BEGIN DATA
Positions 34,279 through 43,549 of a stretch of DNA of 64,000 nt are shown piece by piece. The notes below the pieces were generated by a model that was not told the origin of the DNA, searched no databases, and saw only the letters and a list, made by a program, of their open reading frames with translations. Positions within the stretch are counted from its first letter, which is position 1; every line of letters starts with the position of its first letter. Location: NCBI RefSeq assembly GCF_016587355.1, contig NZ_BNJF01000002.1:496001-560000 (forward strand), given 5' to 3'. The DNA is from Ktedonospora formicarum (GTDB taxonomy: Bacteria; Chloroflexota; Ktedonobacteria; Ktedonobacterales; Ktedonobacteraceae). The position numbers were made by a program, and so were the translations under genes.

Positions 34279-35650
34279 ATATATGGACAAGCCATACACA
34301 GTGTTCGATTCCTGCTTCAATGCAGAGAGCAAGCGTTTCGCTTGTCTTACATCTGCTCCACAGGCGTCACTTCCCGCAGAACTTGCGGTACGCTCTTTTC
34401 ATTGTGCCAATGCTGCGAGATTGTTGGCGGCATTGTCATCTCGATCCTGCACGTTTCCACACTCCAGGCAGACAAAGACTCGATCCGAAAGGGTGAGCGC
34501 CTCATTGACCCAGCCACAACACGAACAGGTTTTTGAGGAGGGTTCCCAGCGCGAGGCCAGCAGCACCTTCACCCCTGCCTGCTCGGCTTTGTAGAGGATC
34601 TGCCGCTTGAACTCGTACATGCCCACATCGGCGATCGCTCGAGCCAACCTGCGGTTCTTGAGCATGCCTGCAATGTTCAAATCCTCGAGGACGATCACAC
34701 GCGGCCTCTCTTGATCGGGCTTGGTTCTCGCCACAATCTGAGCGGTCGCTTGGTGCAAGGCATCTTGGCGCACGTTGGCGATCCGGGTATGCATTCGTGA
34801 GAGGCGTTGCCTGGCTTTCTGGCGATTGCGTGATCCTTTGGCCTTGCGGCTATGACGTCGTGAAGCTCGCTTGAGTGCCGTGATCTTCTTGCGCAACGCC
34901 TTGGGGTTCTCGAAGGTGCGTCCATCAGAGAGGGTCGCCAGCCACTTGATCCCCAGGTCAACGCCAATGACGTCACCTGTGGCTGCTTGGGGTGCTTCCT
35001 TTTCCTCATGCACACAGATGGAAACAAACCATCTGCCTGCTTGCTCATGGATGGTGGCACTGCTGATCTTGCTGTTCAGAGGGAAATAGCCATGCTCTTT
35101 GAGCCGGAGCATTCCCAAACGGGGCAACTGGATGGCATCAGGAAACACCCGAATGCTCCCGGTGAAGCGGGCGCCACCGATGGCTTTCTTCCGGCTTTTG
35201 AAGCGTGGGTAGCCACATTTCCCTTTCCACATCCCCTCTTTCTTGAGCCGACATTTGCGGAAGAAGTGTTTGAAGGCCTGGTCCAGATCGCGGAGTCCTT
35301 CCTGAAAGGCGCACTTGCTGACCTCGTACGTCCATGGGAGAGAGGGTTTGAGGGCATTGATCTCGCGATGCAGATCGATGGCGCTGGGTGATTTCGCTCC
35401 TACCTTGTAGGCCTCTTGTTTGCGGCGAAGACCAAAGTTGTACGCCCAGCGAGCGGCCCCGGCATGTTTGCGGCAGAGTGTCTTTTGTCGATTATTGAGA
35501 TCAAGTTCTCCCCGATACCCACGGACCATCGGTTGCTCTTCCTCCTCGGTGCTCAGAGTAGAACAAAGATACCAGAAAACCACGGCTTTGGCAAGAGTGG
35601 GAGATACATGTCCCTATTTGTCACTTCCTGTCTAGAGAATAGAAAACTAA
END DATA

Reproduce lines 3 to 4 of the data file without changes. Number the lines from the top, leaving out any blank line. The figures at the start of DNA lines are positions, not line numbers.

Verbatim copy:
34279 ATATATGGACAAGCCATACACA
34301 GTGTTCGATTCCTGCTTCAATGCAGAGAGCAAGCGTTTCGCTTGTCTTACATCTGCTCCACAGGCGTCACTTCCCGCAGAACTTGCGGTACGCTCTTTTC